Friday, March 13, 2020

pandemic and protection

A pandemic can have useful side effects, one being that it makes us see the costs of protection.

Next up: how do you stop people from hoarding ex ante? Answer, commit that there will not be the usual price controls and rationing ex post.

Thanks to a correspondent for the link.


  1. What follows are a few brief excerpts from:

    "‘It’s Just Everywhere Already’: How Delays in Testing Set Back the U.S. Coronavirus Response: A series of missed chances by the federal government to ensure more widespread testing came during the early days of the outbreak, when containment would have been easier." By Sheri Fink and Mike Baker • March 10, 2020 •

    Federal and state officials said the flu study could not be repurposed because it did not have explicit permission from research subjects; the labs were also not certified for clinical work. ... On Monday night, state regulators told them to stop testing altogether.
    the C.D.C.’s ... released criteria for deciding which individuals should be tested for the virus ... so strict that the sick man in the Seattle area who had visited Wuhan did not meet it. Still, worried state health officials pushed to get him checked, and the C.D.C. agreed. Local officials sent a sample to Atlanta and the results came back positive. ...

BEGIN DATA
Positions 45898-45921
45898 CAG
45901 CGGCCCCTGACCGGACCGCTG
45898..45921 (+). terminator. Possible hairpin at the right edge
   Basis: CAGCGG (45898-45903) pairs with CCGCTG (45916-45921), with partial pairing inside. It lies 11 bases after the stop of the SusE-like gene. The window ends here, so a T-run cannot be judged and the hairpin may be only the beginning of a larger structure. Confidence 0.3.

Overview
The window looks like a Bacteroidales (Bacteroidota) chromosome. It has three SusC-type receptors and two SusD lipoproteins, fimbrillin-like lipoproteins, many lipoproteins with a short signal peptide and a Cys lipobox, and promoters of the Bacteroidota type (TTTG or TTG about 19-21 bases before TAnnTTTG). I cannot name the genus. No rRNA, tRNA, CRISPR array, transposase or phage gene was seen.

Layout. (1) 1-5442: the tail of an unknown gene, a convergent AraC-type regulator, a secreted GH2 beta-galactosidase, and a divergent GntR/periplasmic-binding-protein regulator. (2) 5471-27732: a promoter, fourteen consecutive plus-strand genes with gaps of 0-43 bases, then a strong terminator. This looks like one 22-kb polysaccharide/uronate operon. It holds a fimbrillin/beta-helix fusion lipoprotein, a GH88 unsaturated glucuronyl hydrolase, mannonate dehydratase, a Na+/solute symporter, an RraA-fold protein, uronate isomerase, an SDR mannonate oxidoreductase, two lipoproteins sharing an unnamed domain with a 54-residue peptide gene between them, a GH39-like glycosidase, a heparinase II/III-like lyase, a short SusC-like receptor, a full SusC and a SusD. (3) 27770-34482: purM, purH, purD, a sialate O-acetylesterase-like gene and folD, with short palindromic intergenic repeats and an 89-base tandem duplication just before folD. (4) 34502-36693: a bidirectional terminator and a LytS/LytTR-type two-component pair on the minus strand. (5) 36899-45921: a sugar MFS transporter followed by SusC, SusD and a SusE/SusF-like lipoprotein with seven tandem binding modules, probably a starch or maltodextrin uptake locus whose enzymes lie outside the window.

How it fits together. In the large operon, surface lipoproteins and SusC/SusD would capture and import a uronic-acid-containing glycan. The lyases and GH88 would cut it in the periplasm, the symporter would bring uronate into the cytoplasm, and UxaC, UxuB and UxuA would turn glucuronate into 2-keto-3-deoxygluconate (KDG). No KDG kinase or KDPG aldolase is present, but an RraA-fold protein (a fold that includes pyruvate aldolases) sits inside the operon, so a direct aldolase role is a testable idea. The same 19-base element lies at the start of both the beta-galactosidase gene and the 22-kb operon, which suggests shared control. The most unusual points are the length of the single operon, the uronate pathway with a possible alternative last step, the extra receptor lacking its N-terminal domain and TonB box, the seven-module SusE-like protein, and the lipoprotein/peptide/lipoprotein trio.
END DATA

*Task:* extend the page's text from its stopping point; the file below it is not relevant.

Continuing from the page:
... “If you want to use your test as a screening tool, you would have to check with F.D.A.,” ... But the F.D.A. could not offer the approval because the lab was not certified as a clinical laboratory under regulations established by the Centers for Medicare & Medicaid Services, a process that could take months. ...

    The C.D.C. had designed its own test as it typically does during an outbreak. ... But when the C.D.C. shipped test kits to public labs across the country, some local health officials began reporting that the test was producing invalid results.

    The C.D.C. promised that replacement kits would be distributed within days, but the problem stretched on for over two weeks. ..

    The Association of Public Health Laboratories made what it called an “extraordinary and rare request” of Dr. Stephen Hahn, the commissioner of the F.D.A., asking him to use his discretion to allow state and local public health laboratories to create their own tests for the virus. ...

    Dr. Hahn responded two days later, saying in a letter that “false diagnostic test results can lead to significant adverse public health consequences” and that the laboratories were welcome to submit their own tests for emergency authorization.

    But the approval process for laboratory-developed tests was proving onerous. ... Dr. Alex Greninger, an assistant professor at the University of Washington Medical Center in Seattle, said ... that at one point the agency required him to submit materials through the mail in addition to over email. ...

    Later that day, the investigators and Seattle health officials gathered with representatives of the C.D.C. and the F.D.A. to discuss what happened. The message from the federal government was blunt. “What they said on that phone call very clearly was ... Stop testing.”
    On a phone call the day after the C.D.C. and F.D.A. had told Dr. Chu to stop, officials relented, but only partially ... They would allow the study’s laboratories to test cases and report the results only in future samples. ... They were not to test the thousands of samples that had already been collected.